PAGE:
• Spectral evaluation of Earth geopotential models and an experiment on its regional improvement for geoid modeling

As the number of Earth geopotential models (EGM) grows with the increasing number of data collected by dedicated satellite gravity missions, CHAMP, GRACE and GOCE, measuring the differences among the models and monitoring the improvements in gravity field recovery are required. This study assesses the performance of recent EGMs derived from CHAMP, GRACE, and other data in comparison to the earlier two models in Turkish territory. Also the improvement capacities of these EGMs using local terrestrial data are inspected with two different approaches. In the first approach, the spherical harmonic coefficients of EGMs are modified depending on the local gravity data. In the second part, the original EGMs with their maximum harmonic expansions are employed in Remove Compute Restore algorithm for high resolution local geoid modelling. The assessment results with the local terrestrial data exhibited large disagreements among the models in Turkey. The outputs from regional improvements of EGMs using the gravity observations clarified the important role of the ground truth data contribution in geopotential models. The validations of the computed high resolution geoids rely on the EGMs at the GNSS/levelling networks, having 451 and 309 benchmarks, provided an absolute accuracy by means of standard deviations of the geoid height differences around 20 cm. These results from the final stage of the case study provide a comparison among the EGMs by means of their fit to the local gravity field.

• Stochastic finite-fault modelling of strong earthquakes in Narmada South Fault, Indian Shield

The Narmada South Fault in the Indian peninsular shield region is associated with moderate-to-strong earthquakes. The prevailing hazard evidenced by the earthquake-related fatalities in the region imparts significance to the investigations of the seismogenic environment. In the present study, the prevailing seismotectonic conditions specified by parameters associated with source, path and site conditions are appraised. Stochastic finite-fault models are formulated for each scenario earthquake. The simulated peak ground accelerations for the rock sites from the possible mean maximum earthquake of magnitude $M_W$ 6.8 goes as high as 0.24 g while fault-rupture of magnitude $M_W$ 7.1 exhibits a maximum peak ground acceleration of 0.36 g. The results suggest that present hazard specification of Bureau of Indian Standards as inadequate. The present study is expected to facilitate development of ground motion models for deterministic and probabilistic seismic hazard analysis of the region.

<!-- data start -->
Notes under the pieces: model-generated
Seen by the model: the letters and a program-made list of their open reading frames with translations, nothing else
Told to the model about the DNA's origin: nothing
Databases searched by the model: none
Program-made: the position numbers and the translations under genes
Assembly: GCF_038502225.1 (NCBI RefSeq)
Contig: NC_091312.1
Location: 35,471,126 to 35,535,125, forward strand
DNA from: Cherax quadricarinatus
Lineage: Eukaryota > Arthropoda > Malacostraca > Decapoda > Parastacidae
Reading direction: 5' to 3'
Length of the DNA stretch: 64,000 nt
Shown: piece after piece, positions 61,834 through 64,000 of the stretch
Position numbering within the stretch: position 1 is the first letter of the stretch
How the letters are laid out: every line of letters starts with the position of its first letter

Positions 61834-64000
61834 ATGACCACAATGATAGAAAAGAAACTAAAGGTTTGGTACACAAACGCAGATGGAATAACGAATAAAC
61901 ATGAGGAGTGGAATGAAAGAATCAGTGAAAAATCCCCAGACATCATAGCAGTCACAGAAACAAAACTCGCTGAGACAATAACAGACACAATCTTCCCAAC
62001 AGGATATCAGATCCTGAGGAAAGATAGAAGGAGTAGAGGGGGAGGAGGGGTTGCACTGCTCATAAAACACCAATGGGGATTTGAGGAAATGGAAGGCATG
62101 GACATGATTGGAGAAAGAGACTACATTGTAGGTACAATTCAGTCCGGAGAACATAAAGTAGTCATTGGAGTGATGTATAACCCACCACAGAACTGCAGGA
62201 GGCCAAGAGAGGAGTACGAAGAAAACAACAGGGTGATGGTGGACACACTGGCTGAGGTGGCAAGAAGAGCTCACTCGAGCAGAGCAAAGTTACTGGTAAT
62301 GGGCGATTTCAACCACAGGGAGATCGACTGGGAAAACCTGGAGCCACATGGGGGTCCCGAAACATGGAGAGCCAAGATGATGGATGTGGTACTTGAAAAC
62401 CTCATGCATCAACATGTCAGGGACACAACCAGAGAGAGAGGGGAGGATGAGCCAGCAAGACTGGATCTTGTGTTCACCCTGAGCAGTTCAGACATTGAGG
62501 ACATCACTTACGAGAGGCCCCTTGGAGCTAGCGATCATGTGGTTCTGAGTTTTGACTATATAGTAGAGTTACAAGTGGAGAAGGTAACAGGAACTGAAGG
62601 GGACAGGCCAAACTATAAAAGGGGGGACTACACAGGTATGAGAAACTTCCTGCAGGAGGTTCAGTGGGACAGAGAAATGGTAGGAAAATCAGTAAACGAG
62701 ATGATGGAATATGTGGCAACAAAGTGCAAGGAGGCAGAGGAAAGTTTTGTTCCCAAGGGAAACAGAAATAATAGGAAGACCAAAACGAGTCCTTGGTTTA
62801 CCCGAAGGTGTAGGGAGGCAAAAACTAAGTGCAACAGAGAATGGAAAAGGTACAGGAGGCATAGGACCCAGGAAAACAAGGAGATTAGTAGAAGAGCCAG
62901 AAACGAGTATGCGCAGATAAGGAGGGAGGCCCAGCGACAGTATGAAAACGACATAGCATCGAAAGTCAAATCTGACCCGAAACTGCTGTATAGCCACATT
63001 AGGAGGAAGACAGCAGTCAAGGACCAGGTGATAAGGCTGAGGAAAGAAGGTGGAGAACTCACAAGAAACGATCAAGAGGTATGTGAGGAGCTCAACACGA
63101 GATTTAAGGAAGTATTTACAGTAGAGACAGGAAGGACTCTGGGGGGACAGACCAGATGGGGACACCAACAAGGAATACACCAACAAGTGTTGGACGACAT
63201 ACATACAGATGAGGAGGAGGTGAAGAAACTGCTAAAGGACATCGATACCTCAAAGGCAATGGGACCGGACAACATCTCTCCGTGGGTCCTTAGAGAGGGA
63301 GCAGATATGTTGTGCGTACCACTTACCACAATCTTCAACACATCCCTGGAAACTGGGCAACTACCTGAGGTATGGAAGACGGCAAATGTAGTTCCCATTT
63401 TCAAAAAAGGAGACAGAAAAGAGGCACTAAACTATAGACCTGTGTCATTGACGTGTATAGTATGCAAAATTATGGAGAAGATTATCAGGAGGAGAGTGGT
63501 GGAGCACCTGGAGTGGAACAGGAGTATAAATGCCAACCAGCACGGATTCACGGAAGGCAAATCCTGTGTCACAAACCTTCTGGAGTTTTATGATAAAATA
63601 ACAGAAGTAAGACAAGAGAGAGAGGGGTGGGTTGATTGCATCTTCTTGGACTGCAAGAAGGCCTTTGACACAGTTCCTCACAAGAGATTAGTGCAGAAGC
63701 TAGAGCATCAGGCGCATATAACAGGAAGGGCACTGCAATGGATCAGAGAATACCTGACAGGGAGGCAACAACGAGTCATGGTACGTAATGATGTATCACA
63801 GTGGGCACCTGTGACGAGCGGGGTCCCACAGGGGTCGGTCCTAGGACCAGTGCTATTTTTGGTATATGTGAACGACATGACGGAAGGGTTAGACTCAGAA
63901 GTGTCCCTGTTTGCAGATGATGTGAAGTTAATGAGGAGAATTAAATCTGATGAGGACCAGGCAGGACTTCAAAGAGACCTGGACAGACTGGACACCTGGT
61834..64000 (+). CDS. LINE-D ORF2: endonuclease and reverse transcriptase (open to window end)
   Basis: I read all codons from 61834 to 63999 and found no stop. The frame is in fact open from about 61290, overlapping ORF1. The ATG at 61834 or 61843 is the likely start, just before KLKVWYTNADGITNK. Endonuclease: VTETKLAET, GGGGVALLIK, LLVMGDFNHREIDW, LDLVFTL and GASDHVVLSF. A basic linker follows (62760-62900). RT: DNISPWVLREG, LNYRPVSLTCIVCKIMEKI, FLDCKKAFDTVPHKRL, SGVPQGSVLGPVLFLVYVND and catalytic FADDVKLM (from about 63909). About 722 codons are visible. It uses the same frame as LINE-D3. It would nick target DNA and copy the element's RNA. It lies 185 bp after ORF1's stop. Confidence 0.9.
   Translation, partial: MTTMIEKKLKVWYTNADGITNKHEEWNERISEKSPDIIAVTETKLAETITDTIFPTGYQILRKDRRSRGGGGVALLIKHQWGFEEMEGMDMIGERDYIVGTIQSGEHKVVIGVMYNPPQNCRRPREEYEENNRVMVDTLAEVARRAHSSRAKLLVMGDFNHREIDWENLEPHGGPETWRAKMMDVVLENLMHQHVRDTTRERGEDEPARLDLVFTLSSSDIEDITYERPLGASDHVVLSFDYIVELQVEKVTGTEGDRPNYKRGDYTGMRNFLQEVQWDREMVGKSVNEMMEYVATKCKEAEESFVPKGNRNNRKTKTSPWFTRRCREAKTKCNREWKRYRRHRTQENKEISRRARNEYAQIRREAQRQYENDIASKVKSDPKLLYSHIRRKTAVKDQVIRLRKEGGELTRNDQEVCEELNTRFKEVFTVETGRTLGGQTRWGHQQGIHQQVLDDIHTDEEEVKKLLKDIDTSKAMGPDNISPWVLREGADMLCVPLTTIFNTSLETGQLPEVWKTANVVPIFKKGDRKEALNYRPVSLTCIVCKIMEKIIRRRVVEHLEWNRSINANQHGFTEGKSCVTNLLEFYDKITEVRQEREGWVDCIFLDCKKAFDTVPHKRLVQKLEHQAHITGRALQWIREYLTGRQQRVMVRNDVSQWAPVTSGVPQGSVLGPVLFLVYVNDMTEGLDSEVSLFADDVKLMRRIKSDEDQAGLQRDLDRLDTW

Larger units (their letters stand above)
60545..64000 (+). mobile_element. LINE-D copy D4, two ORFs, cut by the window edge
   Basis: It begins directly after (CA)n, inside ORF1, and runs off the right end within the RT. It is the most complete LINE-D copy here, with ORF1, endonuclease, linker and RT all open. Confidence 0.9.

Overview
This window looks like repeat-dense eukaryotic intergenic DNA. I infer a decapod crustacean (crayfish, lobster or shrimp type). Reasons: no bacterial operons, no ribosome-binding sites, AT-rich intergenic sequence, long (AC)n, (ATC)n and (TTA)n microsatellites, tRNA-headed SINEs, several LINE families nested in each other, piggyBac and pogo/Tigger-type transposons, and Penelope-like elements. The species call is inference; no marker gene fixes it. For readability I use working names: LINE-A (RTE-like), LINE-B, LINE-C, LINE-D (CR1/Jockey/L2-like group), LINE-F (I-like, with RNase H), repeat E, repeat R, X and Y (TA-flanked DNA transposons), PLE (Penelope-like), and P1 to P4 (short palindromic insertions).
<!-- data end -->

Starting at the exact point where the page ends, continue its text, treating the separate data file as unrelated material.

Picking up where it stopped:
• Detection of Mg spinel lithologies on central peak of crater Theophilus using Moon Mineralogy Mapper (M3) data from Chandrayaan-1

Spectral reflectance data derived from Moon Mineralogy Mapper (M3) onboard India’s Chandrayaan-1 has revealed Fe bearing Mg-spinel-rich lithology on central peaks of the crater Theophilus. These newly identified Fe bearing Mg-spinel-rich rock types are defined by their strong 2-𝜇m absorption and lack of 1-𝜇m absorptions in spectral reflectance response. Such lithology has been reported previously along the inner ring of Moscoviense Basin on the lunar far side. The Modified Gaussian Modeling (MGM) analysis of the Fe bearing Mg-spinel reflectance spectra has been done and the results of the analysis clearly bring out a strong spectral absorption at 1872 nm with no significant absortion around 1000 nm. The presence of spinel group of minerals in the Theophilus central peak and the fact that central peaks mostly represent uplifted mass of deep crustal material confirm that central peaks can be used as a window to study the deep crustal and/or upper mantle composition and may lead to a fresh perspective about the crustal composition of Moon.

• Journal of Earth System Science

Volume 129, 2020
All articles
Continuous Article Publishing mode

• Editorial Note on Continuous Article Publication

Posted on July 25, 2019